The food your child eats has everything to do with how much energy they have or don’t have. Sometimes they can be lethargic and sluggish, wanting to spend hours in front of the TV. At other times they might be bouncing off the walls long into the evening; you hope that they’ll wear themselves out, but they’re still tearing about pretending to be super heroes long after your bedtime. Parents are either exhausted or worried about what is causing the sudden changes in their children’s energy levels.
Sugar Rush: Myth or Truth?
Some have doubted whether hyperactivity is caused by sugar or just down to over excitement. Experts at Harvard medical school say that a sugar rush occurs when children ingest food with a high-glycemic index – that cause blood sugar levels to rise and fall quickly- meaning they’re tearing around one minute and then slumped the next. The glycemic index is also related to diabetes, which affects how much insulin the body produces. Snack food is the biggest culprit in causing that sugar rush, but for many families they are also the most easily available foods. By learning a few ‘snack tricks’, you can learn how to avoid sugar traps that potentially cause bouts of high and low energy in kids.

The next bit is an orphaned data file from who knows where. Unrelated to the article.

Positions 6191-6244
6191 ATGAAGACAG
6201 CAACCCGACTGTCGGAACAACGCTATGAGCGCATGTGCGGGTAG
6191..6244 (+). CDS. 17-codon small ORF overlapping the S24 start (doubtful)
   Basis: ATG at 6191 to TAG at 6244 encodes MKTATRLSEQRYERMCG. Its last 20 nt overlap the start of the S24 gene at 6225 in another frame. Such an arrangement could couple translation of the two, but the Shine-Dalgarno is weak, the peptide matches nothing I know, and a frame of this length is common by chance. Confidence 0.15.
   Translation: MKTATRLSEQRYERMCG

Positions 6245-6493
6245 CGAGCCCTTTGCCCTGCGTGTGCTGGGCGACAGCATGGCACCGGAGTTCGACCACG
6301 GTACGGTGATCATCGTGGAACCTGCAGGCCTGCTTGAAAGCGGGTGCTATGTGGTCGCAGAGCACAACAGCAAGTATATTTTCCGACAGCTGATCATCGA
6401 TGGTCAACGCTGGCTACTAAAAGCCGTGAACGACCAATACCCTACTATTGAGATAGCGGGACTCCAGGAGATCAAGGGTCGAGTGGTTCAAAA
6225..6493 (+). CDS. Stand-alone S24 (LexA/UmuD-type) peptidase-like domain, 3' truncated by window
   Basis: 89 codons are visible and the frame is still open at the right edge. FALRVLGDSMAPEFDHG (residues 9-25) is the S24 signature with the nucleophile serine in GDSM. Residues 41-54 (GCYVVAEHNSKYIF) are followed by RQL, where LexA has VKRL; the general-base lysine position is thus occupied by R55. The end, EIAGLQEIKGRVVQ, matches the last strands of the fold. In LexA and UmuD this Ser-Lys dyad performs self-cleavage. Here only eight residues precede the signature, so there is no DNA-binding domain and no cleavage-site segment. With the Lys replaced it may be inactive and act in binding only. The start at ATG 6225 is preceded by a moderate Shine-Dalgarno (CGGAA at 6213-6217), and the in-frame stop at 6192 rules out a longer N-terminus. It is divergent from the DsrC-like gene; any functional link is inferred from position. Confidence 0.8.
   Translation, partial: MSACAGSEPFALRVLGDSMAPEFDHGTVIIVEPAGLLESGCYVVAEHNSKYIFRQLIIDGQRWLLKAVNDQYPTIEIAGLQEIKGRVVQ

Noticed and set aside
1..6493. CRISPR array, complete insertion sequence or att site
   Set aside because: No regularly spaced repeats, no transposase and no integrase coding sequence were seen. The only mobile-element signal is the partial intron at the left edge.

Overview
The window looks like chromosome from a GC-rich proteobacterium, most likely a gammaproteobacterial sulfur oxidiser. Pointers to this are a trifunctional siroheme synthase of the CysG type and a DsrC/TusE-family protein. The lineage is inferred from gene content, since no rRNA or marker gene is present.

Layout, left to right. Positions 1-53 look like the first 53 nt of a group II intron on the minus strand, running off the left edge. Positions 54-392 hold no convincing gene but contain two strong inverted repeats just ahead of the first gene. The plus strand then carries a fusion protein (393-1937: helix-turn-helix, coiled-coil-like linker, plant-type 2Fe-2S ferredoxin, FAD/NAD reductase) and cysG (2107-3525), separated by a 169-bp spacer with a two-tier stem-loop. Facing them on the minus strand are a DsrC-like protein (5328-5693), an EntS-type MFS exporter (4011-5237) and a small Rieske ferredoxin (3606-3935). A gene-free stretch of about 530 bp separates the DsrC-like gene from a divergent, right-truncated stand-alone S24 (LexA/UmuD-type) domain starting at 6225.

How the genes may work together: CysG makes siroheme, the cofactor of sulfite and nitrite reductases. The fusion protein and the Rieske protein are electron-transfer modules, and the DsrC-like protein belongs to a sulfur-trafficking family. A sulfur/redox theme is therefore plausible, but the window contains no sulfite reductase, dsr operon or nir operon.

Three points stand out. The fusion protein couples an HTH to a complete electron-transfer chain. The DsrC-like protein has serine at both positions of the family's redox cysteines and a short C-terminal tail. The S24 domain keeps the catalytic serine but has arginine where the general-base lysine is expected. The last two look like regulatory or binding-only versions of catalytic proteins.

Snacks that cause that energy rush – energy slump
- Jelly beans
- Many soft drinks such as concentrated fruit juice
- Saltine Crackers
- White bread
Whole fruit and whole grains generally have a low glycemic index, and help the body release insulin to control the release of sugar.
Healthy Snacks that help sustain energy levels
- Peaches, apples, oranges (a cup of fruit and some plain yoghurt will keep them going)
- Whole grain crackers
- Unbuttered, plain popcorn
- Low fat cottage cheese and pineapple
- 1 tbsp peanut butter and celery sticks
Even if there is still doubt over whether sugar is the real cause of hyperactivity, limiting sugar in your child’s diet is still a sensible health choice as you are supporting a healthy relationship with the food they eat by reducing sugar cravings.
Maintaining normal energy levels can also affect your child’s performance in school, helping them to focus and concentrate and take part in sports and physical activity. A decent, nutritious breakfast will set them up for the day, giving them the energy and motivation they need for learning -right up until lunch time.
What Are High Glycemic Carbohydrates? Livestrong.com
Smart Snacking Tips for Children mealsmatter.org